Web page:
Is your vehicle over 50 years old? Have you maintained it in its original form, without substantial overhauls? And do you promise not to use it commercially? If the answer is yes, you have little to worry about from the coming voluntary vehicle scrapping policy —besides the Rs 20,000 registration fee you need to register a new vehicle as a “vintage car”.
For owners of the Ambassador Mark II produced between 1969 and 1975, many versions of which are already older than 50 years, its inclusion in the vintage car category will be a relief: Owners of cars even slightly younger will find new hurdles to overcome, most notably, the coming vehicle scrapping policy.
The policy, announced by Road and Transport Minister Nitin Gadkari in March and mentioned in this year’s Union Budget, will provide for a voluntary scrapping scheme for passenger vehicles over 20 years of age and commercial vehicles that are over 15 years old.
Not everything is voluntary about this: Vehicles that have passed this mark will need to get a fitness certificate in order to not be de-registered. The fitness test costs a hefty Rs 40,000—and can only be taken three times. If the vehicle fails in all three, the owner has no choice but to scrap it. There is also an option to pay road tax as well as a possible green tax, which could vary from city to city depending on pollution levels. There is also an option to pay road tax as well as a possible green tax, which could vary from city to city depending on pollution levels.
All in all, the policy direction looks to de-incentivise owners of internal combustion engine cars, perhaps keeping in line with Gadkari’s ambitious 2017 promise to have only electric vehicles sold in India after 2030.
It’s not all fines and gloom though: The policy seeks to incentivise those who buy new vehicles. There’s a twofold rationale behind this too: The auto sector has been aching for better days for years, and a renewed consumer interest in new cars would help the manufacturing sector. Little surprise then that the Society of Indian Automobile Manufacturers (SIAM) has supported the move, with President Kenichi Ayukawa having called for a fitness-based testing regime for in-use vehicles).
Dedicated vehicle scrappage centres are to be set up across India (automakers Mahindra and Renault have already taken the lead by launching their own dedicated vehicle scrapping services). These Authorised Vehicles Scrapping Facilities (AVSF) are expected to generate jobs across the country, particularily in the informal sector—where which dominates the existing "waste economy" of scrapping and recycling.
Questions remain as to how the existing industries will formalise these informal sectors, and whether existing recycling setups are advanced enough to handle large volumes of heterogenous car waste—which will range from metals to upholstery to batteries to everything else.
For owners, however, there could be some relief at the regional transport office (RTO). The draft rules had proposed a “certificate of scrapping” that former owners could use to receive a concession in motor vehicle tax of up to 25 per cent for non-transport vehicles and 15 per cent for transport vehicles, available for up to eight years and 15 years respectively.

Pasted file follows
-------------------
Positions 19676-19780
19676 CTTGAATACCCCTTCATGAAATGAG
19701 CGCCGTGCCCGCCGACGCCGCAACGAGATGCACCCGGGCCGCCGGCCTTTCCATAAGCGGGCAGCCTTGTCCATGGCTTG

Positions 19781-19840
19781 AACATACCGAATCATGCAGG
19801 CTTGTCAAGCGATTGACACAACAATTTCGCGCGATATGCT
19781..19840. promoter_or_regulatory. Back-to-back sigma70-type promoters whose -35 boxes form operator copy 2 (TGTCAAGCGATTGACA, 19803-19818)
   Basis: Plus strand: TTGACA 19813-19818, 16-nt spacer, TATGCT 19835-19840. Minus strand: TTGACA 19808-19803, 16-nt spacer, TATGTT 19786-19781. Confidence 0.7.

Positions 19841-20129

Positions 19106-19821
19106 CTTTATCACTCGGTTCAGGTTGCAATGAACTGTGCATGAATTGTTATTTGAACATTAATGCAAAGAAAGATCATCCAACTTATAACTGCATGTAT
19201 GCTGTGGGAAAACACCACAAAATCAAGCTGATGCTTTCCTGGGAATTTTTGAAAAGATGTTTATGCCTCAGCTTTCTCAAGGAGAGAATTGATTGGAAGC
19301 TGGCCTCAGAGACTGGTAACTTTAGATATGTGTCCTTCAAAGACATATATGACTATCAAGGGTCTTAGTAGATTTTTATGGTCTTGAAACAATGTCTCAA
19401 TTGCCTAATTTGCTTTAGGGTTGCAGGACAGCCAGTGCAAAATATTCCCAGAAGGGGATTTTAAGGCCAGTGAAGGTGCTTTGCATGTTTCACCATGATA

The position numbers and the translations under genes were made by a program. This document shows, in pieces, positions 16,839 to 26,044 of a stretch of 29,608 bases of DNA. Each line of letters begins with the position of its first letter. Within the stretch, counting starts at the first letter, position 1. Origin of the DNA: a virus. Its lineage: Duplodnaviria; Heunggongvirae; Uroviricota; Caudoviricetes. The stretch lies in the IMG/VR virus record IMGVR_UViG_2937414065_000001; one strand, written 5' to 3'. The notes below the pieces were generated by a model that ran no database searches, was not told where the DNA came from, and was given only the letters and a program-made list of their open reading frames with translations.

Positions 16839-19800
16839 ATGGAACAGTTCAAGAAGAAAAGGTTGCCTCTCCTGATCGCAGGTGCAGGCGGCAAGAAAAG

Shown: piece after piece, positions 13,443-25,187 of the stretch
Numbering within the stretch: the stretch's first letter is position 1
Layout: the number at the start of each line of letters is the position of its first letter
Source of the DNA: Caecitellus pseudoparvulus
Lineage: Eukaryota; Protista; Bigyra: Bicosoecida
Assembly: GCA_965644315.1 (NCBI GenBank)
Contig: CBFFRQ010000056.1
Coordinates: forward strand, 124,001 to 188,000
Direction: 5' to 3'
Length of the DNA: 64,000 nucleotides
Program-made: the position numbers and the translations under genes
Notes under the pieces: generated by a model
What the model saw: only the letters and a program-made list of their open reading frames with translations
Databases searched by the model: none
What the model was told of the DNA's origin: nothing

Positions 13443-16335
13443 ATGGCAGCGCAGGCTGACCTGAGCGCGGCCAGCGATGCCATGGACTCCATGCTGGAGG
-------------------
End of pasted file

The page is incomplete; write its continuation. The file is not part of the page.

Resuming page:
The rules will also advise auto-makers to offer up to 5 per cent discount to those who are scrapping their old vehicles (however the policy does not make clear why automakers, already operating under tight margins, would do this).
Altogether, there could be more changes to the policy, which is expected to come into force in October.
A green future
With newer models growing less polluting, with the possibility of an electric vehicle (EV) revolution just on the horizon, there is good cause to push Indians to replace their ageing fossil-fuelled vehicles.
According to the Central Pollution Control Board, there were over 72 lakh end-of-life two wheelers on the road in 2015, estimating over 87 lakh vehicles likely to be in the end of life vehicle (ELV) status in total. By 2025, it estimated this number would reach 2.1 crore. This is over half the number of vehicles plying in the United Kingdom.
What does it mean for vintage car owners?
For vintage car owners, some much needed clarity came after a notification on July 15.
The Centre in November last year had said it intends to formalise the registration process of the vintage motor vehicles, and had sought public comments for proposed rules regarding this.
"With an aim to preserve and promote the heritage of vintage vehicles, the MoRTH has formalised the registration process of vintage motor vehicles in India," Gadkari said in a series of tweets.
With no existing rules for regulating the process of registration across different states, Gadkari said the new rules shall provide a hassle-free process along with salient features such as retention of old number for already-registered vehicles and a 'VA' series (unique registration mark) for fresh registrations.
A vintage motor vehicle is allowed to run on Indian roads only for display, technical research or taking part in a vintage car rally, refuelling and maintenance, exhibitions, vintage rallies, and to and fro to such exhibition or car rally.
The government had said the objective is to preserve and promote the heritage of old vehicles in India.
With inputs from PTI